My recent work centers on women’s rights to house and land around the world. including the rapidly modernizing command economies of China, Laos, and Vietnam where we have observed the reassertion of patriarchal control of resources even after years of nominal gender equality.

As the leading proponents of women’s equality during the last forty years begin to retire, we are concerned our history, herstory, be preserved.  The Schlesinger Library led the way on women’s archives, but one library cannot collect everything.  Through the National Council for Research on Women, I have set up an archival committee to identify and describe existing archival collections on women in this century with the goal of increasing both the scope of collections and their financial support.  With that commercial, I was planning to close.

Instead, I will add another.  As Radcliffe merges into Harvard, the need for women faculty becomes ever more acute.  Let me commend to you the Committee for Equality of Women at Harvard for your support.  Together, we women are making a difference!   

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Radcliffe College Alumnae Association:  Alumnae Recognition Award     Irene Tinker ’49

Irene Tinker, your contributions to academia and involvement in the international community reflect the best of both the scholar and the activist.  The author of many books and monographs, including Street Foods, Engendering Wealth and Well-Being, and The Many Facets of Human Settlement, you have blazed new intellectual paths in international and feminist studies.  At the same time, you have tirelessly devoted your time and energy to improving the lot of the disadvantaged throughout the world, particularly women and children.

An expert on women and development, you have identified the sources of persistent inequality, a necessary foundation for the greater empowerment of women world-wide.  Honored with many prestigious grants to study abroad, and drawing on your years of work with United Nations agencies, you have used these opportunities to convene international conferences, which have fostered greater communication across language and cultural divides.  For the amazing vitality of your scholarship and for the scope of your international leadership in international service organizations, Radcliffe College Alumnae Association is honor to present you with its Alumnae Recognition Award.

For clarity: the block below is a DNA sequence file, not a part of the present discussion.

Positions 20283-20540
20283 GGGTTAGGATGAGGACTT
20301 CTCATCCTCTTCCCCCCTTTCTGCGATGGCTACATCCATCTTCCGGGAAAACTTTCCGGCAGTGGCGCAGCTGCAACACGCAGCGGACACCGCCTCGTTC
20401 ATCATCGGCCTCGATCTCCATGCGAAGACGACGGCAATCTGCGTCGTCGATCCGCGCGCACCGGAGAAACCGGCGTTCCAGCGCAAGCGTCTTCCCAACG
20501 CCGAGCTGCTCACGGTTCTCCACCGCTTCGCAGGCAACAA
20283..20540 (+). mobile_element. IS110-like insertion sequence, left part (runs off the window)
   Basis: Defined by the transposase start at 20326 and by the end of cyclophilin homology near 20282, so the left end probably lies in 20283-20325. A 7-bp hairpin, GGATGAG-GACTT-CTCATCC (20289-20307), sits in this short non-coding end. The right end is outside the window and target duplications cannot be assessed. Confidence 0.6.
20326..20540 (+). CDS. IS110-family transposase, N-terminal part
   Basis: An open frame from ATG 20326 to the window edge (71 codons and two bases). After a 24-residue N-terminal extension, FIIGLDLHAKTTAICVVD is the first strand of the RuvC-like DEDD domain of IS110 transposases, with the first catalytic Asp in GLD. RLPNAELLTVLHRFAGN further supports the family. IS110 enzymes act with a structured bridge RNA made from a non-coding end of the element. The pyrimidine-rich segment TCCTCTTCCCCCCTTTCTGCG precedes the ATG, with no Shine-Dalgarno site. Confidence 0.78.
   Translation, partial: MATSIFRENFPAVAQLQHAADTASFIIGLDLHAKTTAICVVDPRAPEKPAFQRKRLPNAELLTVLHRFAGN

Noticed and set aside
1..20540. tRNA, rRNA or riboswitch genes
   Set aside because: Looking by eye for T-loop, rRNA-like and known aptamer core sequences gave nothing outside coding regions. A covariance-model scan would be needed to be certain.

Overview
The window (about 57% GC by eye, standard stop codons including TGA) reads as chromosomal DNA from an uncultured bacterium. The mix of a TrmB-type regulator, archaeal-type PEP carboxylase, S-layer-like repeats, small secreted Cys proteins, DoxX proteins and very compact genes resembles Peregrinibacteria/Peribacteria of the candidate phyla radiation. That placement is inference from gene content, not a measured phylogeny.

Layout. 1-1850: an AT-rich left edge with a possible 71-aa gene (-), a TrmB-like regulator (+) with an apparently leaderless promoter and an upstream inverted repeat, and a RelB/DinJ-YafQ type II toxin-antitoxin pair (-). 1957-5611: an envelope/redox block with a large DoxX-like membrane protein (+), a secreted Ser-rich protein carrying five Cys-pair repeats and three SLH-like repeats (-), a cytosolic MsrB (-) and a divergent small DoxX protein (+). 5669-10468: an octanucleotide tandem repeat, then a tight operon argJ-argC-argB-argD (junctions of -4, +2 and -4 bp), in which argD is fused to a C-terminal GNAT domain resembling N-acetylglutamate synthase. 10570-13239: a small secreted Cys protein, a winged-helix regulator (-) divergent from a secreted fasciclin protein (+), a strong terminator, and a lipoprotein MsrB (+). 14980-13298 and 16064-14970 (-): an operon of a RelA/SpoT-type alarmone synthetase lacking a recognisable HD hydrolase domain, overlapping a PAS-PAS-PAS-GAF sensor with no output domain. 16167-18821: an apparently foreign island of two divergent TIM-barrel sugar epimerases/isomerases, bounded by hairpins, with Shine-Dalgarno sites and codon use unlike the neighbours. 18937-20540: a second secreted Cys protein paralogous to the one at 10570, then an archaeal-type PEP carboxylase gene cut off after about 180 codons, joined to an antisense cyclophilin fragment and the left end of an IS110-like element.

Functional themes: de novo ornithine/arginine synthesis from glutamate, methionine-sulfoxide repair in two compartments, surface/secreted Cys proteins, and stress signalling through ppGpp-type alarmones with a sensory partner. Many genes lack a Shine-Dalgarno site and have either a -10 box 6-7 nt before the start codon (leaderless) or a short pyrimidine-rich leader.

June, 11, 1999

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        Irene Tinker ’49, Professor Emerita from the University of California at Berkeley, has always combined scholarship and activism. As a student a Radcliffe, she helped set up the first co-ed literary magazine, Signature. For her Ph.D. research at the London School of Economics (1954), she drove to India through West Asia and back through Africa.  Energized by the women’s movement, she help start numerous new women’s organizations, was a cofounder of the Wellesley Center for Research on Women, and cofounder of the International Center for Research on Women and the Equity Policy Center.  Two edited books trace these activities: Women in Washington: Advocates for Public Policy recounts the many ways women’s groups changed US legislation during the 1960s and 70s, while Persistent Inequalities: Women and World Development documents the differential impact that international assistance has had on women and men.  Street Foods: Urban Food and Employment in Developing Countries shows how research and local groups can enhance the lives of the poor.  Just published is Women’s Rights to House and Land: China, Laos, Vietnam, written in collaboration with women from those countries.